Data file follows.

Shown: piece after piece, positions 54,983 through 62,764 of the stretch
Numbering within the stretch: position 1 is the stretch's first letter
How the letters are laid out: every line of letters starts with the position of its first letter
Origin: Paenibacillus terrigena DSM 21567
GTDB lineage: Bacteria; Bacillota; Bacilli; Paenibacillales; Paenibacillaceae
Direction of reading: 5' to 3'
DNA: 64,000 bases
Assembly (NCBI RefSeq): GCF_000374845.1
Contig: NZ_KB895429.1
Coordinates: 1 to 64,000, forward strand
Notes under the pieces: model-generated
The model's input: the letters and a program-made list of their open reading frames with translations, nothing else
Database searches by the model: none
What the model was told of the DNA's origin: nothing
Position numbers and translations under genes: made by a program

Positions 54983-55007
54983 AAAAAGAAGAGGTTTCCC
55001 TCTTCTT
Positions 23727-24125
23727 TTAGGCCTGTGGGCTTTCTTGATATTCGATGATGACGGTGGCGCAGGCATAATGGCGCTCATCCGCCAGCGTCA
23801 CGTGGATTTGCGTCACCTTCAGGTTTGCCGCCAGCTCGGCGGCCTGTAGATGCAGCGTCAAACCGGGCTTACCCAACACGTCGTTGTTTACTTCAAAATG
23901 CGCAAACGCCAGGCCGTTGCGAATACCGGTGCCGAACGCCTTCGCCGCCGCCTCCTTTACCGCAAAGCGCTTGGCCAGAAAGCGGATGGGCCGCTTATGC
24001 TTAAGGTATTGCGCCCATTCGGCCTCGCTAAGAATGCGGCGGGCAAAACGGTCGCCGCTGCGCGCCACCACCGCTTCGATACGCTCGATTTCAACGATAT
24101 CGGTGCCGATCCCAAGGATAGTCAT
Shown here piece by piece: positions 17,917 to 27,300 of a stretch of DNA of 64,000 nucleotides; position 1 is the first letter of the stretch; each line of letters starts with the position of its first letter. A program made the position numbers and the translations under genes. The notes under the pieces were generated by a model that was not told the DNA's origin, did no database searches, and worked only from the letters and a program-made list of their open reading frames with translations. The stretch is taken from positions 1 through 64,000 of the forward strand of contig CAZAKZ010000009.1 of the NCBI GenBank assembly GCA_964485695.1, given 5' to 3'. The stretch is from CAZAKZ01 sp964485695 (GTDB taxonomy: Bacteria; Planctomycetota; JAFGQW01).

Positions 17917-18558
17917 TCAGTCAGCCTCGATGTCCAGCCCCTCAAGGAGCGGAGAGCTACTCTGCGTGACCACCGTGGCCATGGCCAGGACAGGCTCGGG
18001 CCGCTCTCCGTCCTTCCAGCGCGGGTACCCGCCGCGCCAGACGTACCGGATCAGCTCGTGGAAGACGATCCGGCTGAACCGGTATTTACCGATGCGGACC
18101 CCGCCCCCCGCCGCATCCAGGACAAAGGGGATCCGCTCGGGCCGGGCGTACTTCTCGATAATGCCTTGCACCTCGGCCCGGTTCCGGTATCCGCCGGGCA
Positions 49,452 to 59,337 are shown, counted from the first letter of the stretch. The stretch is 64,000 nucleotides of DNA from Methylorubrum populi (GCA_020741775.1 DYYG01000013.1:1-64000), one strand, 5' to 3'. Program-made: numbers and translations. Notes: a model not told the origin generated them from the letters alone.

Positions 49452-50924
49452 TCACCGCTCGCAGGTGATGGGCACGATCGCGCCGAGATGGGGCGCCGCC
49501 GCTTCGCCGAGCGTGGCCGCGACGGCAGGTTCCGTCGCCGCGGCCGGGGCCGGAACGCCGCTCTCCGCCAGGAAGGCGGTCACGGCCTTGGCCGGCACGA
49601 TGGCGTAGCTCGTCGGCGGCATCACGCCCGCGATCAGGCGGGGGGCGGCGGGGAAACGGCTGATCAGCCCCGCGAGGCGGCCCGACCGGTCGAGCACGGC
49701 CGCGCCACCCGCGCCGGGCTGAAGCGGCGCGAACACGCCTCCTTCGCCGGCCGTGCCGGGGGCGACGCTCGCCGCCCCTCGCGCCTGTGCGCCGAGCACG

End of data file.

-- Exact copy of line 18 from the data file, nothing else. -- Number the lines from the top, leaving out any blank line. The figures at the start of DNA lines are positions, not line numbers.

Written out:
55001 TCTTCTT